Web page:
Walmart (NYSE:WMT) is an ideal company for retirees to own. After all, you are probably not looking for a fast-growing, high-risk stock. Rather, safer, dividend-paying companies are more suitable for your investment needs.

Let's take a peek at the company and see why Walmart checks all of these boxes.

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Image source: Getty Images.

Stability

With the company's large size and strong balance sheet, this is one of the safest stocks you can buy. Opening its first discount store in 1962, it is now the world's largest retailer.

At the end of July, the company's balance sheet showed $16.9 billion of cash and $46.9 billion of debt (38% debt/total capital). Walmart is keenly focused on keeping costs down and passing these savings on to its customers in the form of low prices. The company's business model has great appeal and has made the company a major success. While other companies talk about expense reductions, Walmart makes them a priority. 

Yearly dividend raises

In addition to finding comfort in the company's financial strength, you can also reap the stock's 1.5% dividend yield. Certainly, there are companies that have a higher yield, but you can sleep well knowing Walmart's payments are secure.

The company has been a reliable dividend payer for more than 45 years. In fact, it has increased its dividend annually since its first payment back in 1974. Walmart accomplished this feat through all kinds of headwinds, including severe recessions and the stagflation days of the 1970s. No matter how the economy fluctuates, you can pretty much count on receiving your dividend checks.

Walmart produces a ton of free cash flow (operating cash flow minus capital expenditures) to support the payments. In the first half of this fiscal year, ending on July 31, its free cash flow was $15.4 billion, which handily covered the $3.1 billion of dividends.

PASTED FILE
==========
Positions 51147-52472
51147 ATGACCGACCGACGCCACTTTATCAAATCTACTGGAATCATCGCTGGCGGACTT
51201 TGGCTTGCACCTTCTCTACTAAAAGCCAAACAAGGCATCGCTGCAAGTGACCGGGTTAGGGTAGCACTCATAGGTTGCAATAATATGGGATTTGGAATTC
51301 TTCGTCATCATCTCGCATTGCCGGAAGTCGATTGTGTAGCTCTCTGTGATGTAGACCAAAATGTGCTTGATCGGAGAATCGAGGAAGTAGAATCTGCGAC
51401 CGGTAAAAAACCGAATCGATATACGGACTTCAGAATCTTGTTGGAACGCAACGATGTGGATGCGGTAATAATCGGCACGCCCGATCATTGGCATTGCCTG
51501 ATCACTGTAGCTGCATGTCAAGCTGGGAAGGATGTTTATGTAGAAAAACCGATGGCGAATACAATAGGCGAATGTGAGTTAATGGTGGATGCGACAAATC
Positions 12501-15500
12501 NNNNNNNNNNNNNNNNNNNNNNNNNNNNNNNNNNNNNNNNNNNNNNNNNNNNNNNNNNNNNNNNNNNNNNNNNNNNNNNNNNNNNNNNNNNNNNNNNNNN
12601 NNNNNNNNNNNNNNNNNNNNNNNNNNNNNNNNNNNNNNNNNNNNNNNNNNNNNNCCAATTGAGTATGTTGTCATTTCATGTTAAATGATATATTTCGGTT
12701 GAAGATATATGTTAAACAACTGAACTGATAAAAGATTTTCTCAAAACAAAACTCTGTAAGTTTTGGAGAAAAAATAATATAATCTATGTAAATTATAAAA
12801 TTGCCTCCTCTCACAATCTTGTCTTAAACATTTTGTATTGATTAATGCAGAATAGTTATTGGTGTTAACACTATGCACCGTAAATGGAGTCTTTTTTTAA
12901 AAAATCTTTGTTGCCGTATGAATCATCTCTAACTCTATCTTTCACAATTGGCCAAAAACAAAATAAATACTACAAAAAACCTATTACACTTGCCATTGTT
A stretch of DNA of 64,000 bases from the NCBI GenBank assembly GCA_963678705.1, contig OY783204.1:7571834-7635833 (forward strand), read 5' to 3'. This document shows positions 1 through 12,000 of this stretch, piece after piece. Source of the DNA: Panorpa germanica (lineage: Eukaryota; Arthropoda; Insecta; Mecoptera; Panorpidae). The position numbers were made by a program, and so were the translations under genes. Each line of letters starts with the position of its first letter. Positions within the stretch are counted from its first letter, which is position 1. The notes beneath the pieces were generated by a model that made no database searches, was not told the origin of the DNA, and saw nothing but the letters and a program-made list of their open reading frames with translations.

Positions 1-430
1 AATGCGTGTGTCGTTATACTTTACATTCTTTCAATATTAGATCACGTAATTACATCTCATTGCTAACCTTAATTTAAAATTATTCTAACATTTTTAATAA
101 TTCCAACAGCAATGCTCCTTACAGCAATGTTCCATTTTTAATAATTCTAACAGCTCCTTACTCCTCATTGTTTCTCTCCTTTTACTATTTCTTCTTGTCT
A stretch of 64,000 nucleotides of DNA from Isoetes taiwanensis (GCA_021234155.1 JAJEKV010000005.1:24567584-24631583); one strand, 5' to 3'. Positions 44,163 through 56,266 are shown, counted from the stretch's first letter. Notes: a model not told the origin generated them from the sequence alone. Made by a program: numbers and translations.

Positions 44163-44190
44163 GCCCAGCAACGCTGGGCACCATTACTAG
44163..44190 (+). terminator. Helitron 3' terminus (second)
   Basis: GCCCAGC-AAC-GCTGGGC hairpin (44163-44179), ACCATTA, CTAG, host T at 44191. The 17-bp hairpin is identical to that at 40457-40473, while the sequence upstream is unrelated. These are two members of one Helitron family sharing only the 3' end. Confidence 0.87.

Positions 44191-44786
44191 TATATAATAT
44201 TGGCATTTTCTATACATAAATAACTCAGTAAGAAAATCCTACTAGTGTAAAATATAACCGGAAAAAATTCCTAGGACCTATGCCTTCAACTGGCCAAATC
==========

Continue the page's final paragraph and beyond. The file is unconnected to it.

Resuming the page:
Still growing

On top of the dividends, investors also benefit from Walmart's growth potential. In its second quarter, revenue grew by 7.5% on a constant currency basis to $140.2 billion. This strips out the effects of foreign currency movements. While the governments' steps to contain COVID-19 helped boost demand at Walmart, it had been experiencing top-line growth for several years before the pandemic struck.

The company is not standing still, either. It has been pushing its e-commerce business. Last month, it launched its monthly subscription service Walmart+ to help the company compete with Amazon's (NASDAQ:AMZN) Prime service. Walmart is charging $98 a year, which allows subscribers to receive delivery on numerous items without paying an extra delivery charge. Other membership benefits include faster checkout and discounts on gasoline. While early indications on sign-ups have been positive, investors will get more information when the company reports quarterly results next month.

Better still, though the virus has caused a recession, Walmart's low prices continue to draw customers. In fact, it typically does very well during a downturn. In the last decade's recession, U.S. same-store sales at both its Walmart and Sam's Club chains were positive, and the company's operating income went from 2007's $20.5 billion to $22.8 billion two years later.

The growth is a nice bonus to a strong dividend grower. When factoring in Walmart's stability, this adds up to a comforting addition to a retiree's portfolio.